The dangers of surfing do not outweigh the joy of being on the water, according to BYU-Hawaii surfers

Written by: 
Dani Castro

According to BYU-Hawaii surfers, their shared love for surfing brings them closer together. They shared how it strengthens their faith, builds friendships, and offers a thrill beyond compare despite the dangers that accompany the sport.


“I used to surf all the time back home,” said Jashon Waters, a freshman from New Zealand studying psychology. “Here, it’s just a big playground, a lot of opportunity, and big waves. When I was in the MTC, I flirted with the idea that feeling the spirit is much like catching a wave. The feelings of joy and your heart.”


Nick Gruen, a senior from California studying interdisciplinary studies, said, “I had the opportunity to be on the surf team in high school and take Surf [physical education] in the mornings. Imagine that? A class for school that required you to surf. It’s nice to get out there and feel completely removed from everything else going on.


“I can just focus on what’s around me and have a good worry-free time. I think God’s talent with what he’s created for us really shows when I’m out there in the water. It’s such a beautiful place to be.”


Paul Davis, a junior from California studying business management, expressed surfing has been a great activity to do with his friends and has increased his faith. Davis said, “I know God created these beaches with barrels and good waves in mind. If I were to relate it to the gospel, I would just say it’s a testament to the beautiful creation of the earth. Nothing could compare to riding a barrel and catching that vision. It’s a carefree environment where my friends and I can just have fun and be stoked for each other. It’s a non-competitive sport, so I just enjoy being out in the water.”


Waters, despite being busy with other responsibilities, commented he tries to “go as much as [he] can. I don’t have a car here, so I can’t drive, but when I go, my friends go. Often times when friends enjoy surfing together, they enjoy each other’s company. It’s good to have something to bond with and connect over.


“It’s exciting to catch a wave. It feels great. I’m confident that I’ll keep coming back to it for the rest of my life. I love the thrill of a challenge as well. There’s always something you can learn and improve on when you’re surfing. Every time you get in the water, most of the time you have something on your mind that you’re working on. Otherwise, you’re just out there having fun.”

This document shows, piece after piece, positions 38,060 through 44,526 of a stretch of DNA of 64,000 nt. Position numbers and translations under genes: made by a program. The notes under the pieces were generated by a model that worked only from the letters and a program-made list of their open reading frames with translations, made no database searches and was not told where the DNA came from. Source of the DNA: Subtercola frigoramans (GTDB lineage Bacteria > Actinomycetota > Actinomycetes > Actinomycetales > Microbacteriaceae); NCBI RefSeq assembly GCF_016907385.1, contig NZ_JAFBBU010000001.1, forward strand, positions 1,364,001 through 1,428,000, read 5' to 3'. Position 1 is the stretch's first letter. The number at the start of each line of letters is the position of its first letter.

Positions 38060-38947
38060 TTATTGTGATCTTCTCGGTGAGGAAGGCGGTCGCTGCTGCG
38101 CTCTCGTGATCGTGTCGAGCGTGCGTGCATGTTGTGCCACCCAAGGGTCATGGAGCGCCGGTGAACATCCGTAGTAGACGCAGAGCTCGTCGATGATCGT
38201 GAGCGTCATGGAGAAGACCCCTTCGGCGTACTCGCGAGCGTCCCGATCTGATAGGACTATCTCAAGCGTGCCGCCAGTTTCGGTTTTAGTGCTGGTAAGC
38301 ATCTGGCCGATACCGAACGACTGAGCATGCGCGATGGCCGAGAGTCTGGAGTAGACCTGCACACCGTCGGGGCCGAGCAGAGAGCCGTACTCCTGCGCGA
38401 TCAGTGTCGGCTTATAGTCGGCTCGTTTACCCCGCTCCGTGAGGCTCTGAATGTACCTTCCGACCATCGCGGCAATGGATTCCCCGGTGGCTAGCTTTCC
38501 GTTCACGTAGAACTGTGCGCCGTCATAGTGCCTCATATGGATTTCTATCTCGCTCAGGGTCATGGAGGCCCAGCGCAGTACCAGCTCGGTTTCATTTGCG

Gruen said if there is something you really enjoy, you make time for it. “I go at least four times a week. It always feels great to get in the ocean and get a little work out. I try to plan out my day and stick to the schedule I’ve made. Of course, there are days where I have too much going on and I need to decide to do the other work I have over surf. Luckily, the sun rises a lot earlier than any class or work I have, so I take that opportunity to go early.


“When there’s waves and homework to be done, I find myself often choosing the waves,” said  Waters. “It’s like curving on a longboard, but you’re on water. Surfing is unique in that way. It’s almost the closest thing to walking on water. It’s the sensation. It’s amazing.”


According to Gruen, regardless of your perceived skill with the waves, “the ocean is no joke. It shouldn’t be taken lightly. I’ve been an ocean marine safety lifeguard for five years now, and I need to mention that people can and do get seriously hurt and killed. The ocean can be extremely violent, especially here in Hawaii.


“So please, be safe and know and understand surf culture and your ability to surf before thinking of paddling out. Remember: If in doubt, don’t go out,” Gruen added.


Waters said he has to worry about another danger, his epilepsy. Waters said, “There are different types of epilepsy. I have seizures that make me go unconscious. My muscles convulse, and I have no control over my body. When I become conscious again, I don’t remember anything. I’m fortunate that it is a minor case of epilepsy and that it’s relatively controllable through medication and proper sleep management. I generally don’t go out surfing if I had a rough night and not well rested.”


Waters smiled and shared, “I just have to be extra careful. If I have a seizure in the water, the chances of me surviving are quite slim. Don’t give up on what you love. If it makes you happy, don’t give up on it.”

Date Published: 
Friday, May 18, 2018
Last Edited: 
Friday, May 18, 2018